Walmart and Unilever’s push to halt deforestation may signal change for business

Katie Anderson


  • The companies plan to use the power of sourcing to bring change
  • Working with local governments is the goal
  • Approach sends signal to other companies with sustainability goals

Two leading global brands, Walmart and Unilever, recently decided to use the power of supply chains to tackle the persistent problem of tropical deforestation – and their announcement couldn’t have come at a better time.

Earlier this month, the world’s foremost authority on climate change said we must keep global temperatures in check by 2030, or face dire consequences. Another report by Global Forest Watch said tropical deforestation now ranks third in carbon dioxide-equivalent emissions, behind the United States and China.

It’s why Walmart and Unilever’s move to collaborate with local governments to reduce deforestation and drive sustainable development in their sourcing regions is so important.

By throwing their weight behind this strategy and by using actual market signals, these multinationals are showing industry at large how to meet deforestation reduction efforts in a meaningful way. I hope it’s the beginning of a powerful trend.

Ways to engage

With investors, customers and employees expecting more from companies these days, the strategic push to collaborate with local jurisdictions to strengthen deforestation policies and accountability should come as welcome news.

This is particularly true for the many companies that are coming up on deadlines for their 2020 sustainability goals, and whose leaders want to join forces with likeminded peers.There are already several ways to engage.

Anyone sourcing soy or beef from Brazil, for example, may want to engage in Mato Grosso’s Produce, Conserve, Include initiative. Because Mato Grosso is Brazil’s largest agricultural state, anyone sourcing soy or beef from the region may have a stake here.

It can drive massive results: The goals of this initiative will avoid more than 6 gigatons of emissions by 2030, roughly the total annual emissions of the United States.

Companies that source palm oil have options to engage in jurisdictional initiatives in Sabah, Malaysia, or North Sumatra, Indonesia. They will be in good company.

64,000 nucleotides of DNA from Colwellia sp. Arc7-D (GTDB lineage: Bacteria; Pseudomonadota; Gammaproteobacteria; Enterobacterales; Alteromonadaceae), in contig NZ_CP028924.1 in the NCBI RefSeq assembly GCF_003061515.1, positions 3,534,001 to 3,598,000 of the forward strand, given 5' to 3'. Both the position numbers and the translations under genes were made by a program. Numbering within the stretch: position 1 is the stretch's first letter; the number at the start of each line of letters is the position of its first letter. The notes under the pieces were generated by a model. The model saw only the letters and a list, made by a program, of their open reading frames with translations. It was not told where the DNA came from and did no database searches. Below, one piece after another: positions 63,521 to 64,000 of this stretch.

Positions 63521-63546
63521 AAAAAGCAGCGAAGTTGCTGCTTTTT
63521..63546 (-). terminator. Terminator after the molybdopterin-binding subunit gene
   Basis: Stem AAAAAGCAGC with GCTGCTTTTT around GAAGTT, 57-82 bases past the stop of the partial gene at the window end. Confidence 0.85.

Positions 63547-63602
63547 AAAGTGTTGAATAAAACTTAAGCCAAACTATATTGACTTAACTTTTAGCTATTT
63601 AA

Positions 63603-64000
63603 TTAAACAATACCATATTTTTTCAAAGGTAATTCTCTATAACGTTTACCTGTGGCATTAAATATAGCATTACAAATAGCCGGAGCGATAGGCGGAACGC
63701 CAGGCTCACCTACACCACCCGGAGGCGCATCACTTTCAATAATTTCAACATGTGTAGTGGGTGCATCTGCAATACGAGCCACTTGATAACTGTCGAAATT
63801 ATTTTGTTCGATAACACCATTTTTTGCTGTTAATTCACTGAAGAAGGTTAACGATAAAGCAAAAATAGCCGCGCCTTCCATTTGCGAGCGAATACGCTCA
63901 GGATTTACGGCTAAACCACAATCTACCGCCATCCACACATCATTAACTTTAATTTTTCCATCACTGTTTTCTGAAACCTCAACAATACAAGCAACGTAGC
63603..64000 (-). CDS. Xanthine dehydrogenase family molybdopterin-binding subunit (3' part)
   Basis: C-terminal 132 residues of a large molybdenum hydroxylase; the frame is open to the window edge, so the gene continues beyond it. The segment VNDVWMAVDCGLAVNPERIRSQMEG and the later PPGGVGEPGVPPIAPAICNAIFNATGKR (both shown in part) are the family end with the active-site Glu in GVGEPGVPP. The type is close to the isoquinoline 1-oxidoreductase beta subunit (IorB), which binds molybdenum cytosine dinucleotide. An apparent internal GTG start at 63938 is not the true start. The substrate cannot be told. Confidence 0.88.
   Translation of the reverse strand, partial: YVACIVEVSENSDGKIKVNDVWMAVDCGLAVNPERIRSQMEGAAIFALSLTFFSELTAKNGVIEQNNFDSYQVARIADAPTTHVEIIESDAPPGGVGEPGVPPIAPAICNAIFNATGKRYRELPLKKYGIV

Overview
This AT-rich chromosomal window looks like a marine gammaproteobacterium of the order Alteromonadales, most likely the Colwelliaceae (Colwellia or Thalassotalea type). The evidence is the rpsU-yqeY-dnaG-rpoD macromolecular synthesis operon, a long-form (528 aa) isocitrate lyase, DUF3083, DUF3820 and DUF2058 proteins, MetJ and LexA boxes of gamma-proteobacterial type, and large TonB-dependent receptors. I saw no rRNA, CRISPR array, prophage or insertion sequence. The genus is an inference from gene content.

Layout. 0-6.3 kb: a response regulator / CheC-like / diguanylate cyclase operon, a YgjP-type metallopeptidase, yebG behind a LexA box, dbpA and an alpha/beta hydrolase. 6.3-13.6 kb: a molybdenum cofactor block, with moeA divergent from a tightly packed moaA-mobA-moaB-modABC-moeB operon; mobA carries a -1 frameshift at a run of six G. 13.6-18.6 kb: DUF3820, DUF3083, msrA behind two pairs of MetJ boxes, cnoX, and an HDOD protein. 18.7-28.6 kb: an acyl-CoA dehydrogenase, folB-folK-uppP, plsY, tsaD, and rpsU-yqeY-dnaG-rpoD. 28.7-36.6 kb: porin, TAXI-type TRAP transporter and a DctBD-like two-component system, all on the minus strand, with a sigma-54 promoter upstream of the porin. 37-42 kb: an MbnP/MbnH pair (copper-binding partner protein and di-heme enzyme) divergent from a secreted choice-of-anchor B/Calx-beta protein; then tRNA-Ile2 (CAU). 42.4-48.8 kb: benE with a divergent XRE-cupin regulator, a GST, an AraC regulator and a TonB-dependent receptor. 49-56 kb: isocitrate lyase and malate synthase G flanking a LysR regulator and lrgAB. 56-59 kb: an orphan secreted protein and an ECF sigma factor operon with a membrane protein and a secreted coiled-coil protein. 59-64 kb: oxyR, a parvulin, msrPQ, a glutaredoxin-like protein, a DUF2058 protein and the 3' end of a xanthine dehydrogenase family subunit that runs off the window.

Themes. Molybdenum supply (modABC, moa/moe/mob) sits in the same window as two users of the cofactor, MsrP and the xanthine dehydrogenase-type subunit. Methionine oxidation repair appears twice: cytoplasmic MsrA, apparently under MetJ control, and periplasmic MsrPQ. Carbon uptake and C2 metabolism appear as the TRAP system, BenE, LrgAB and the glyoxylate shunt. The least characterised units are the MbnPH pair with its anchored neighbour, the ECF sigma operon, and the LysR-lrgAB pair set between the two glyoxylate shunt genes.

Unilever’s “ultimate ambition is to help drive a sustainable palm oil industry,” the company’s chief sustainability officer, Jeff Seabright, said at the time of his company’s announcement at the Global Climate Action Summit.

Walmart announced it’s working with Environmental Defense Fund, Conservation International, The Nature Conservancy and World Wildlife Fund to develop an online platform to link suppliers that source from regions with deforestation risk with the jurisdiction’s local partners. Walmart has committed to slash 1 billion tons of emissions from its supply chain by 2030.  

Healthy forests can cut carbon by 18%

Through local partners, efforts to incentivize good forest management practices could – if taken to scale – play a pivotal role in the race to halt catastrophic climate change.

Forty scientists from around the world, including the U.S., just called for a renewed focus on forest preservation as a necessary means to cut emissions. Forests absorb about one-quarter of the carbon dioxide humans add to the atmosphere today. By destroying forest cover, the scientists wrote, we lose that help.

Restoration and improved forest management, on the other hand, could account for up to 18 percent of the needed emissions reductions to keep global warming at 1.5 degrees Celsius, or 2.7 degrees Fahrenheit, by 2030.

Forward-looking companies not only get that we must rein in emissions; they also want low-risk supply chains. Those that have committed to eliminating deforestation associated with their products know their reputation and supplies are at risk if they do not meet these commitments.

The local policy-focused approach to which Walmart and Unilever are committing offers the larger-scale impact leaders look for. Rather than seeking change farm-by-farm, this so-called jurisdictional approach lets companies work alongside governments to create entire regions that make progress on deforestation with clear metrics.

We have long supported the idea that jurisdictional approaches are the critical next wave of corporate forest leadership. It’s a way to get to the 18 percent opportunity in forests at a time when we need all hands on deck to meet the biggest environmental challenge the world has ever known.

Who better to lead the way than two of our largest and best-known businesses?

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